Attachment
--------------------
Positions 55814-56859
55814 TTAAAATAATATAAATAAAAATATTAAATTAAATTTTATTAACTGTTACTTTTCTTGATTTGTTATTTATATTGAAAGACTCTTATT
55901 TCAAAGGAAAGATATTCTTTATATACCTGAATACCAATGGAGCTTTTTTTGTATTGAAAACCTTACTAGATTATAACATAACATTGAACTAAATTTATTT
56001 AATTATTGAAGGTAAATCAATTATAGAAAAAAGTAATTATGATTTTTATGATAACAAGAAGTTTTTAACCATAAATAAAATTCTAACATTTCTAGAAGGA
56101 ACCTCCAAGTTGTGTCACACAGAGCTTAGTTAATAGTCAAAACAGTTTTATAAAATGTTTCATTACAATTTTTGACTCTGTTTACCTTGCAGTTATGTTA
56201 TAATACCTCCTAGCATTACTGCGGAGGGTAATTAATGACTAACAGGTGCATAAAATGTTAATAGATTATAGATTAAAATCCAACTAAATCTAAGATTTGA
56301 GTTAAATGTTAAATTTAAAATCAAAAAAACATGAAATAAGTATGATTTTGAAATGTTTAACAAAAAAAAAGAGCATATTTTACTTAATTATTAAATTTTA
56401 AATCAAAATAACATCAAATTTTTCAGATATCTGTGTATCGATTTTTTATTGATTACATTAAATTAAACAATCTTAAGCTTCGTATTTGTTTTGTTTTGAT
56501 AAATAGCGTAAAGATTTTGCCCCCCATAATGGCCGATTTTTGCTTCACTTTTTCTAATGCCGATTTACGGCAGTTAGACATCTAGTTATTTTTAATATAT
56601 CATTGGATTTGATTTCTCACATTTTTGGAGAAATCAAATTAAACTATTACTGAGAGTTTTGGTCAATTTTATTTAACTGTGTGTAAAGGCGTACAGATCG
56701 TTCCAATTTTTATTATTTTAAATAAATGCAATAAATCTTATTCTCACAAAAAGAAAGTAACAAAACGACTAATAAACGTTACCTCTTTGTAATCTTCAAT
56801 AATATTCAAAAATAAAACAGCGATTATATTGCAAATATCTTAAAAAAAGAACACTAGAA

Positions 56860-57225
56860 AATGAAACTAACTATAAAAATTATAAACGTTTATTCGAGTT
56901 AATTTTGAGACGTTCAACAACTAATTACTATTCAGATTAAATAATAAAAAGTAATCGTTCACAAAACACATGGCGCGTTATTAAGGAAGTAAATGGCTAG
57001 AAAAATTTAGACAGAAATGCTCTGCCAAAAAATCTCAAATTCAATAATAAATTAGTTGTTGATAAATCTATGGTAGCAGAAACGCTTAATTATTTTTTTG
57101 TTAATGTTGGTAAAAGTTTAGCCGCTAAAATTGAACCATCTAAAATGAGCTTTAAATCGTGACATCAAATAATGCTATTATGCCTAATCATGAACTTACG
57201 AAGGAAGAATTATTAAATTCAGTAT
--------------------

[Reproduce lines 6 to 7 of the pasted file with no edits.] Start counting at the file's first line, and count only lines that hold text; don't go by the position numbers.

56201 TAATACCTCCTAGCATTACTGCGGAGGGTAATTAATGACTAACAGGTGCATAAAATGTTAATAGATTATAGATTAAAATCCAACTAAATCTAAGATTTGA
56301 GTTAAATGTTAAATTTAAAATCAAAAAAACATGAAATAAGTATGATTTTGAAATGTTTAACAAAAAAAAAGAGCATATTTTACTTAATTATTAAATTTTA